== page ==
Shirley Ximena Hopper Russell

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'Hibiscus Harmony', painting by Shirley Ximena Hopper Russell, c. 1960

Shirley Ximena Hopper Russell (1886–1985), also known as Shirley Marie Russell, was an American artist best known for her paintings of Hawaii and her still lifes of Hawaiian flowers. She was born Shirley Ximena Hopper in Del Rey, California, in 1886. She graduated in 1907 from Stanford University, where she discovered art. Shirley married Lawrence Russell, an engineer, in 1909. When he died in 1912, she began teaching in Palo Alto, and dabbling in painting. In 1921, she and her son came to Hawaii for a visit and decided to stay. She studied under Hawaiian artist Lionel Walden during the 1920s and traveling to Europe several times to further her art education. She studied in Paris during the 1930s and the cubist influence can be seen in a number of her works. She taught art at President William McKinley High School in Honolulu for more than 20 years. Around 1935-1936, the Japanese publisher Watanabe Shozaburo (1885–1962) published several woodblock prints she designed. The majority of these prints depict colorful and detailed tropical flowers, while at least one print, Carmel Mission, is a California landscape.[1][2]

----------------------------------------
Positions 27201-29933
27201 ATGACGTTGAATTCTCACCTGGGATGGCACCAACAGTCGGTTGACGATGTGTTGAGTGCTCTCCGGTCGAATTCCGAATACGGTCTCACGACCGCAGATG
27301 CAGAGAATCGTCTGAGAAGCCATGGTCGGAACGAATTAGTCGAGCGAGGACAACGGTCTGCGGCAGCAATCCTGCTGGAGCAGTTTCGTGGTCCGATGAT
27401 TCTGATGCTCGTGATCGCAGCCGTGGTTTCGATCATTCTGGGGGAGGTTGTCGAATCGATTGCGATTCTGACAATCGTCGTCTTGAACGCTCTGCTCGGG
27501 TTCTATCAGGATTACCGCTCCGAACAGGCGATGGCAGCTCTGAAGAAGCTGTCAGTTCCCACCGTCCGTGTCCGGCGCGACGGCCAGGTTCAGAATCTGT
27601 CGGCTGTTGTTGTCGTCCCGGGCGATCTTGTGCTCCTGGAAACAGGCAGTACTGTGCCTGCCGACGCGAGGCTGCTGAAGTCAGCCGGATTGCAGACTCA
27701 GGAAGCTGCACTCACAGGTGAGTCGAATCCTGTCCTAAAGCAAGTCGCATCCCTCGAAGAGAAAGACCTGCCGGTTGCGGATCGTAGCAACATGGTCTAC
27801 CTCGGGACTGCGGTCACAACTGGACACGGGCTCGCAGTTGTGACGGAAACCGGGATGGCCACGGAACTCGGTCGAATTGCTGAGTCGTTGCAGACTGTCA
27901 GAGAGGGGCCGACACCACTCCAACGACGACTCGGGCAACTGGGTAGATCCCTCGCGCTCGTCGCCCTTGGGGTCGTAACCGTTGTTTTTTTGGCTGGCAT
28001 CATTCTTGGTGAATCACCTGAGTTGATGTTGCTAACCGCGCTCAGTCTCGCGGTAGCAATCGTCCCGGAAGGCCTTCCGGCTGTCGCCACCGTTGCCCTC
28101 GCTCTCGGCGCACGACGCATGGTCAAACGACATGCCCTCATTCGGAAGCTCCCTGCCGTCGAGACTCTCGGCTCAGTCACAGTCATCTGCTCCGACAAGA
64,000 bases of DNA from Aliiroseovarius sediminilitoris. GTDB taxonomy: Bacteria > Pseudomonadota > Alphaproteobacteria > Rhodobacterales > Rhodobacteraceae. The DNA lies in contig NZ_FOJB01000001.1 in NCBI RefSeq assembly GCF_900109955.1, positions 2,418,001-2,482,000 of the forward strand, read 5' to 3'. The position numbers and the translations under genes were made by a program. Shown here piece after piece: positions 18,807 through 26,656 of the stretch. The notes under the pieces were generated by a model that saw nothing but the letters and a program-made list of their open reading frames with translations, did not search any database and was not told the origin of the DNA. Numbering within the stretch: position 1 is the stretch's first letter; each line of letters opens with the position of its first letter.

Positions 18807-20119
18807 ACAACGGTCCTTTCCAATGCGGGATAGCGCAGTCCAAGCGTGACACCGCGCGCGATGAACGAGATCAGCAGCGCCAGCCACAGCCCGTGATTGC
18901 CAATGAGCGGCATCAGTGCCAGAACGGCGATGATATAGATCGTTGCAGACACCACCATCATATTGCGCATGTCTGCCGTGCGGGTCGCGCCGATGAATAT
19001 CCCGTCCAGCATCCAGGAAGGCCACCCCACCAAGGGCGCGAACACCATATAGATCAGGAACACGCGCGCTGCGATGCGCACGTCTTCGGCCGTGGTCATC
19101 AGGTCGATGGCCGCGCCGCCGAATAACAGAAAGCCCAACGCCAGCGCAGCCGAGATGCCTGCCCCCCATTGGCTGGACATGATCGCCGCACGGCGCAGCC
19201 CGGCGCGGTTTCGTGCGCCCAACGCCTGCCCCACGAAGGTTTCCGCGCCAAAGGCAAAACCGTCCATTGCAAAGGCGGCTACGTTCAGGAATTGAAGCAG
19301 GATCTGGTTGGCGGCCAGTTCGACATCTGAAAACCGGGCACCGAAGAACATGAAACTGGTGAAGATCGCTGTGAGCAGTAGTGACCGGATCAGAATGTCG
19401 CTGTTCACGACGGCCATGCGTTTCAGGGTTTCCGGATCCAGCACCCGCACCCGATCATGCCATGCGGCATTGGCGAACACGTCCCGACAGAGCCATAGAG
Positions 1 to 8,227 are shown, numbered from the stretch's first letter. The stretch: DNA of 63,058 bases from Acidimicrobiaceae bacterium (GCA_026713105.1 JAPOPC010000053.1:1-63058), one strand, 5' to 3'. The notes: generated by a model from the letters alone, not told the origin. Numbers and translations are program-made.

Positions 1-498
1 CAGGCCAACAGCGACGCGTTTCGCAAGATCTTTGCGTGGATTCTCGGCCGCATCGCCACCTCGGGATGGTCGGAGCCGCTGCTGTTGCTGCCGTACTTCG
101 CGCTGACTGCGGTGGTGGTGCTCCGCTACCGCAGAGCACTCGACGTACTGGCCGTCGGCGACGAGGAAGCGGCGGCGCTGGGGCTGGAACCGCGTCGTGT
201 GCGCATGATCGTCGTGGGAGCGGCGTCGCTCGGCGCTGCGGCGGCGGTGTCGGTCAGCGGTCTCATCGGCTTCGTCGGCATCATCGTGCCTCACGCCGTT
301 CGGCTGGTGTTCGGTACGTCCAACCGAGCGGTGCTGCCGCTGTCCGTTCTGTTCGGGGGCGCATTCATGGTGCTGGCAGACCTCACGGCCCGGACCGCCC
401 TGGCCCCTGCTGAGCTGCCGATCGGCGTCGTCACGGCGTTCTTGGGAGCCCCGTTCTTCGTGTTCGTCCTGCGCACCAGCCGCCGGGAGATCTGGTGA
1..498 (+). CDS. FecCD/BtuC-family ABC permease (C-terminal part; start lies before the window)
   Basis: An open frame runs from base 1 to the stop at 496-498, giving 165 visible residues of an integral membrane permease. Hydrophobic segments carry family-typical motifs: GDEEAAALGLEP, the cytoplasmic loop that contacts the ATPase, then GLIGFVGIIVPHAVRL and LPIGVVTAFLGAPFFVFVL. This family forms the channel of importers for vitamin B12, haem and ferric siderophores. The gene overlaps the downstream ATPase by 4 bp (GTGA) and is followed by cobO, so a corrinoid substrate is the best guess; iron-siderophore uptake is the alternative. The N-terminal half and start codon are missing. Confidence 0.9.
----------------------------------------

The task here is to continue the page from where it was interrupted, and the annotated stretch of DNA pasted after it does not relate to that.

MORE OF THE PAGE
In the course of her art career, Russell had three one-woman exhibitions at the Honolulu Museum of Art, and taught art at the University of Hawaii and the Honolulu Museum of Art. She launched many young artists on their careers when they were her students at McKinley High School, including Satoru Abe (1926-) and John Chin Young (1909–1997). Although she painted in representational style herself, she was a staunch supporter of abstract art.[3] She continued to paint almost daily until her death in Honolulu in 1985, at the age of 98.

The Hawaii State Art Museum, the Honolulu Museum of Art, and the Tokyo National Museum are among the public collections holding works by Shirley Ximena Hopper Russell.[4]

References[edit]

  • Department of Education, State of Hawaii, Artists of Hawaii, Honolulu, Department of Education, State of Hawaii, 1985, pp. 61–66.
  • Ellis, George R. and Marcia Morse, A Hawaii Treasury, Masterpieces from the Honolulu Academy of Arts, Tokyo, Asahi Shimbun, 2000, 156, 225.
  • Forbes, David W., "Encounters with Paradise: Views of Hawaii and its People, 1778-1941", Honolulu Academy of Arts, 1992, 210-146.
  • Forbes, David W., He Makana, The Gertrude Mary Joan Damon Haig Collection of Hawaiian Art, Paintings and Prints, Hawaii State Foundation of Culture and the Arts, 2013, pp. 50-57 & 76-77
  • Haar, Francis and Neogy, Prithwish, "Artists of Hawaii: Nineteen Painters and Sculptors", University of Hawaii Press, 1974, 104-111.
  • Papanikolas, Theresa and DeSoto Brown, Art Deco Hawai'i, Honolulu, Honolulu Museum of Art, 2014, ISBN 978-0-937426-89-0, pp. 101-103
  • Yoshihara, Lisa A., Collective Visions, 1967-1997, [Hawaii] State Foundation on Culture and the Arts, Honolulu, Hawaii, 1997, 25.

Footnotes[edit]

  1. ^ Haar, Francis and Neogy, Prithwish, "Artists of Hawaii: Nineteen Painters and Sculptors", University of Hawaii Press, 1974, p. 104
  2. ^ Forbes, David W., "Encounters with Paradise: Views of Hawaii and its People, 1778-1941", Honolulu Academy of Arts, 1992, pp. 244
  3. ^ Haar, Francis and Neogy, Prithwish, "Artists of Hawaii: Nineteen Painters and Sculptors", University of Hawaii Press, 1974, p. 104
  4. ^ Haar, Francis and Neogy, Prithwish, "Artists of Hawaii: Nineteen Painters and Sculptors", University of Hawaii Press, 1974, p. 104